Stem Cells - Pellcellmedicals

Stem cells: the nectar and ambrosia of the Gods…


The stem cell is the mother of every cell in our body and is defined as a cell that can divide with or without differentiation, depending on the symmetry of the division. After a symmetric cell division, 2 of the same daughter cells are formed, which means that one stem cell divides into 2 identical stem cells. However, when the division is asymmetrically, the stem cell is able to form a more specialized daughter cell, which eventually becomes part of a group of cells which are able to regenerate a tissue or a whole organ! The embryo contains pluripotent embryonic stem cells which are able to differentiate into every cell type of the three germ layers (endoderm, mesoderm, and ectoderm) of the embryo. After the gastrulation process, the pluripotent SCs give rise to multipotent SCs which continue the developmental process with more specific tasks. These multipotent stem cells remain present during the entire life of the individual and have a lower plasticity than embryonic stem cells, but they are much safer to use in practice, and therefore, are interesting in the light of regenerative medicine. In this regard, Pell Cell Medicals develops isolation, characterization and afterwards clinical application techniques, starting from adult multipotent stem cells in different mammal species.


But which force determines the type of daughter cell that will be formed? The answer to this question lies within the "stem cell niche". This is the micro-environment or natural habitat of stem cells. Changing the niche is changing the outcome of each stem cell. You can compare this phenomenon with the adaptation of chameleons to the changes in their environment. So if you mimic a skin environment, the right stem cell will change into a skin cell, and if you mimic a breast matrix, this cell will turn into a breast cell. The main difference with a chameleon though, is that a stem cell reaches her final destination as a differentiated adult cell. Just imagine what adult multipotent stem cells can do for you in the right niche!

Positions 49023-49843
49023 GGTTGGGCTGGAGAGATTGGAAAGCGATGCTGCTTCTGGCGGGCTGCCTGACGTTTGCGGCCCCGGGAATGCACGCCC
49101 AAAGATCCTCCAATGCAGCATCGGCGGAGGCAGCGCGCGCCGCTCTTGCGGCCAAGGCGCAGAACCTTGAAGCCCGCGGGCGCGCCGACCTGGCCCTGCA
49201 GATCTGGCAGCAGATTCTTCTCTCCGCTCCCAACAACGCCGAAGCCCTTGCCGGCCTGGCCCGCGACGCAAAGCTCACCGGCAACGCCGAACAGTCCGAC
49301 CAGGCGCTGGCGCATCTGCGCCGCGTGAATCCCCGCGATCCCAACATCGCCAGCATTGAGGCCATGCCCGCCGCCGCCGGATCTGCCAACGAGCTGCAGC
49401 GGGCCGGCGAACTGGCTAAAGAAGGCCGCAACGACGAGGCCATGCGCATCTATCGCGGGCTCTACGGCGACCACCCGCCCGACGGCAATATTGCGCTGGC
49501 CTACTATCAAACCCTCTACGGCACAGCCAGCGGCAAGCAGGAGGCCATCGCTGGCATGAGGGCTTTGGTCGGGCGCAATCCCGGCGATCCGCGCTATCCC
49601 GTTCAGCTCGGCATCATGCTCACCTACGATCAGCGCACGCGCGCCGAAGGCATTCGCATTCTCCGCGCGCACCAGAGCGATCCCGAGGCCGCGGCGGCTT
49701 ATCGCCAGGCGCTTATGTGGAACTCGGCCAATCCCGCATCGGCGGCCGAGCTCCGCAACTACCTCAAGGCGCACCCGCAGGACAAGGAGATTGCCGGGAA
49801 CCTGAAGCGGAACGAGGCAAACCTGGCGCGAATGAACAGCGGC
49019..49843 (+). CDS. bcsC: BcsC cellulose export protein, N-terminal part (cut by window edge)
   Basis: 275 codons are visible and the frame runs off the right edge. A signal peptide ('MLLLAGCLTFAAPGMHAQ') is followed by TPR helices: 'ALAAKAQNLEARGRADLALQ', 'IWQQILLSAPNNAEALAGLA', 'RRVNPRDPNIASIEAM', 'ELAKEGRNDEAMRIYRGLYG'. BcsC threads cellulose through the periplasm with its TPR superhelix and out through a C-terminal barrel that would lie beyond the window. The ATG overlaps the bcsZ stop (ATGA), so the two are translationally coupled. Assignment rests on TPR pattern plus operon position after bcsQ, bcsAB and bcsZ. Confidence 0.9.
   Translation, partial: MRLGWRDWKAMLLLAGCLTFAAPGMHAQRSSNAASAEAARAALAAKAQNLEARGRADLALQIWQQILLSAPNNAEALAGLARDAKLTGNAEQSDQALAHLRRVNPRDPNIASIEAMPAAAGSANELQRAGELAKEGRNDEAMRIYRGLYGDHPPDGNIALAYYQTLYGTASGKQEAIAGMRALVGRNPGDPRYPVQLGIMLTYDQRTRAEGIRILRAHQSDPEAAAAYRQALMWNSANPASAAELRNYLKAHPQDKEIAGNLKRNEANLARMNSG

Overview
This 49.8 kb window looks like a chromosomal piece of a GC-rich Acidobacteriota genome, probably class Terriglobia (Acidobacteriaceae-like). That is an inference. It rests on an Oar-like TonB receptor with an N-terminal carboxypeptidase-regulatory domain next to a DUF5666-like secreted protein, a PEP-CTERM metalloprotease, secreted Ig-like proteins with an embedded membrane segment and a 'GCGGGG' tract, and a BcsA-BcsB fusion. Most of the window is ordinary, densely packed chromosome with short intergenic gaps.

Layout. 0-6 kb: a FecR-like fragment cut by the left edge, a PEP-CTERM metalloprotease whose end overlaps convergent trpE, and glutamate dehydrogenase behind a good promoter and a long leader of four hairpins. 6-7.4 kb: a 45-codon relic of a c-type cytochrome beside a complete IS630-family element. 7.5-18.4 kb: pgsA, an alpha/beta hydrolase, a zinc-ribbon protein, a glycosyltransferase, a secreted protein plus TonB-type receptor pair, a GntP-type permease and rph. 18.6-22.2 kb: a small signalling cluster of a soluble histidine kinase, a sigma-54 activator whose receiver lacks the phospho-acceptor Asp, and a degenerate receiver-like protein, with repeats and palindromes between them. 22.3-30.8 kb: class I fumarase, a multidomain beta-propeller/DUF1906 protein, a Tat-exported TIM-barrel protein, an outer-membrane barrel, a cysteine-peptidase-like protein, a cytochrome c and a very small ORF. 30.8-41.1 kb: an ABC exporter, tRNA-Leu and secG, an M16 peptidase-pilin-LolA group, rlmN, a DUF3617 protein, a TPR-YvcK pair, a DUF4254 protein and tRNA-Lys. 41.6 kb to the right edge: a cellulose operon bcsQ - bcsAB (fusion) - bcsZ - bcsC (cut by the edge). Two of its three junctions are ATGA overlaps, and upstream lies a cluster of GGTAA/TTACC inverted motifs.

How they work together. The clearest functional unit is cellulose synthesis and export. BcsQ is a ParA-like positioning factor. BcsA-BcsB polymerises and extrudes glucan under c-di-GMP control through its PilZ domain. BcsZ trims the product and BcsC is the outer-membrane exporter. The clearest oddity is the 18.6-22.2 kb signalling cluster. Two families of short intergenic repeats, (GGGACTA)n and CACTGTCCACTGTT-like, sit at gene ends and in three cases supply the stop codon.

Different types of stem cells are being studied because of their capability of forming or regenerating organs and tissues when injuries occur. In contrast to embryonic stem cells, somatic stem cells can be recovered from autologous adult tissues, thereby decreasing the risk of graft rejection and teratoma formation. Therefore, the isolation and characterization of stem cells from different tissues, such as bone marrow, adipose tissue, peripheral blood and umbilical cord (blood) are well known. However, the percentage of stem cells is very low in each organ or tissue, and therefore, also the purification and characterization is a very important aspect of stem cell research. In this way, the contamination with non-stem cells may be avoided. For that reason, Pell Cell Medicals attaches great importance to research and clinical studies before starting a production. Since constant regeneration of the skin is achieved due to somatic stem cell differentiation within the epidermis and the hair follicle, stem cells are an important factor in healing different types of skin diseases (Grandi et al., 2012; Staniszewska et al., 2011). In this regard, it has been proposed that stem cells could be useful in the treatment of several diseases, such as burn wounds, chronic wounds, and ulcers (Draheim and Lyle, 2011). In addition, ectodermal dysplasias, monilethrix, Netherton syndrome, Menkes disease, hereditary epidermolysis bullosa, and alopecias could also benefit from these cells (Draheim and Lyle, 2011).